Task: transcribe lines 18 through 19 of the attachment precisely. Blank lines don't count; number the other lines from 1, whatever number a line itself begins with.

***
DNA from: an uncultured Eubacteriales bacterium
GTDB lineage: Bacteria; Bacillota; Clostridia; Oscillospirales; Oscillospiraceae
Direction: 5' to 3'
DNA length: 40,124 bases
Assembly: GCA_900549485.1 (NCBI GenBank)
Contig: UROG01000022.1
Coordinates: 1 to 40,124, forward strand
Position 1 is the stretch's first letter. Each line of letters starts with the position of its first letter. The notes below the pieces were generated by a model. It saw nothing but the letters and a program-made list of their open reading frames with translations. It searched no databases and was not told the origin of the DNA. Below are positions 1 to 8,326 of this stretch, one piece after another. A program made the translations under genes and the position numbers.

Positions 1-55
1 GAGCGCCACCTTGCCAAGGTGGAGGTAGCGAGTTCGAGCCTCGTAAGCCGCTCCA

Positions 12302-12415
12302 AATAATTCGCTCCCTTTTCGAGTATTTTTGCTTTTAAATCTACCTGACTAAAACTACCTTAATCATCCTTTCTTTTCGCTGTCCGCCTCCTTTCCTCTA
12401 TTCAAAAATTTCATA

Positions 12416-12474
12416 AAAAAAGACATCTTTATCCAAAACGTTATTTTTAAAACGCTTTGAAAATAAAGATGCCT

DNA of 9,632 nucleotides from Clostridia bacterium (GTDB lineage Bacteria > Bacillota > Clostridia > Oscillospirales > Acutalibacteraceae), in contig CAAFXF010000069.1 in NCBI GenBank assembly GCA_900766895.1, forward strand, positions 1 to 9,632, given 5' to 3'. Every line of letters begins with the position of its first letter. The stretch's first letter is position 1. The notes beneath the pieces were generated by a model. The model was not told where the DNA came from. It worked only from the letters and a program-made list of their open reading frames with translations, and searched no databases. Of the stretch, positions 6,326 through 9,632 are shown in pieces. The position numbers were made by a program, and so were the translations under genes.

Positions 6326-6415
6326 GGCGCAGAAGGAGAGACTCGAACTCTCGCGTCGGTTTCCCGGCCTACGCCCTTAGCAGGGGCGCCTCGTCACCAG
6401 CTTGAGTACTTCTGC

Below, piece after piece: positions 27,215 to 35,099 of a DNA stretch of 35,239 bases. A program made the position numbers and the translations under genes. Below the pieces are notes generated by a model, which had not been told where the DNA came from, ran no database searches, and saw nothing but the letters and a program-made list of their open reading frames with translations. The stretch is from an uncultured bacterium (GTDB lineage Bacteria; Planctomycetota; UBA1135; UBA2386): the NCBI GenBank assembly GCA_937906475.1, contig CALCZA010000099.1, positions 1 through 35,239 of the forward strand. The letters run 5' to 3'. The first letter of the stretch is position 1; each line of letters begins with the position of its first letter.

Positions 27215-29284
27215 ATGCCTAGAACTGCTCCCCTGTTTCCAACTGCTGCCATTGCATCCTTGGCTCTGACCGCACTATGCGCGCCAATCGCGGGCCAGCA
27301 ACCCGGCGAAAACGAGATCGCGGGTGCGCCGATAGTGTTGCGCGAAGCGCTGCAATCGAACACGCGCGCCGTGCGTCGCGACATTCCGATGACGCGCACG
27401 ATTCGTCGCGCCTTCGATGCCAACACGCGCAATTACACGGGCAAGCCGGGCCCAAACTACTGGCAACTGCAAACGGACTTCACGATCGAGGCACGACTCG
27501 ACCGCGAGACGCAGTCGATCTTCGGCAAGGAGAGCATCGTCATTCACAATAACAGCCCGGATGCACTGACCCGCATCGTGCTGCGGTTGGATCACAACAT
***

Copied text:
6326 GGCGCAGAAGGAGAGACTCGAACTCTCGCGTCGGTTTCCCGGCCTACGCCCTTAGCAGGGGCGCCTCGTCACCAG
6401 CTTGAGTACTTCTGC